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LI heat wave sets record -- but cooler temps are on the way

Beachgoers soak up some sun in Long Beach.

Beachgoers soak up some sun in Long Beach. (July 20, 2013) Credit: J. Conrad Williams

A weeklong heat wave that made life miserable for Long Islanders, buckling highways and straining the power grid, ends today.

Relatively balmy summer weather is on tap for the next few days, with highs in the mid- to low-80s, the National Weather Service said.

"Basically, a cooling trend is ahead," said Joey Picca, an Upton-based weather service meteorologist.

The high temperature yesterday was 90 degrees in Islip, making it official: a seven-day heat wave.

That eclipsed a six-day heat wave set in July 1993, and marked the longest string of 90-degree or hotter days since the service began keeping records in Islip in 1984.

In New York's Central Park, the heat wave felt short of the 12-day streak notched in 1953, according to weather service meteorologist Dan Hofmann.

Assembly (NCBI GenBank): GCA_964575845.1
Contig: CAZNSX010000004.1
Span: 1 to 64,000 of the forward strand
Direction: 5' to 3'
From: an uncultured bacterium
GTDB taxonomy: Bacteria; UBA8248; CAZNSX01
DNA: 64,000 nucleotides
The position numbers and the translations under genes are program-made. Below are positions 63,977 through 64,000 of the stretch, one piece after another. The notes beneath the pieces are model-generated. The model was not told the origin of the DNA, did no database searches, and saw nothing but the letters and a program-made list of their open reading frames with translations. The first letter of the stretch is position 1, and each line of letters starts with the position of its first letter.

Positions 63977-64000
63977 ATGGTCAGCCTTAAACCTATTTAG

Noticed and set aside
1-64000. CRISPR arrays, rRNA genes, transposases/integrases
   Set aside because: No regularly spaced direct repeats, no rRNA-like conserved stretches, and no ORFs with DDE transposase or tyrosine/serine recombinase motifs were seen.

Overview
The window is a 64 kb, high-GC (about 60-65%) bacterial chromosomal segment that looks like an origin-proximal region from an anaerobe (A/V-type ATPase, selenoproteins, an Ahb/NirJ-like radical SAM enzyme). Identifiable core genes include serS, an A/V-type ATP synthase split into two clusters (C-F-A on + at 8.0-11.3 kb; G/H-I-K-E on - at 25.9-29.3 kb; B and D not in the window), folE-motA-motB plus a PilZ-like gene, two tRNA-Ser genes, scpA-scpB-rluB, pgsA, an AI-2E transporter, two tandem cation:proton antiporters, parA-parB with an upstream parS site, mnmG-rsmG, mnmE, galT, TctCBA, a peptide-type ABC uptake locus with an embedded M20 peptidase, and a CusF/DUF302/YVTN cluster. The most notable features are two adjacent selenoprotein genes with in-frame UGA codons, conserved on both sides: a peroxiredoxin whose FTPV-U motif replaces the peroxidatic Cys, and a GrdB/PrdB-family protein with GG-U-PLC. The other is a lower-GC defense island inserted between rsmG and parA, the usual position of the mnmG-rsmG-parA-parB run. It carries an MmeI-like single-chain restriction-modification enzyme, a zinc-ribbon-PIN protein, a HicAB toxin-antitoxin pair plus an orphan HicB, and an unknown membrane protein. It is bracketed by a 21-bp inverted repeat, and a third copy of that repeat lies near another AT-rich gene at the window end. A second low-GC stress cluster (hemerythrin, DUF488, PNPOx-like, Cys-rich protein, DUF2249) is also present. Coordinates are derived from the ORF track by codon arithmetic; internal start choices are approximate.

Although only scattered outages were reported yesterday, sizzling temperatures spurred heavy power demand, as homes and businesses cranked up air conditioners.

LIPA said yesterday's electricity demand peaked at 5,290 megawatts, the third-highest ever for a weekend day.

"That's high for a weekday; it's definitely high for weekend," said Mark Gross, LIPA spokesman.

Motorists continued to be plagued by road surfaces buckling in the intense heat.

A section of the Long Island Expressway buckled around Exit 68, for the William Floyd Parkway, prompting westbound lanes to be closed for hours. Repairs were completed and lanes reopened about 7:30 p.m.

Last week, another section of the LIE, near Manorville, also buckled in the heat.

Relief won't come just from falling temperatures. Humidity will improve as well.

"The moisture out here should be going down as well," Picca said. "It should not be nearly as oppressive."

A heat advisory was issued for the region yesterday, lasting until 8 p.m. The advisory is issued when the combination of heat and humidity is expected to make it feel like it's between 100 to 104 degrees for two consecutive hours.

The heat index, which takes humidity into account, was 95 in Islip and 97 in Farmingdale, Picca said.

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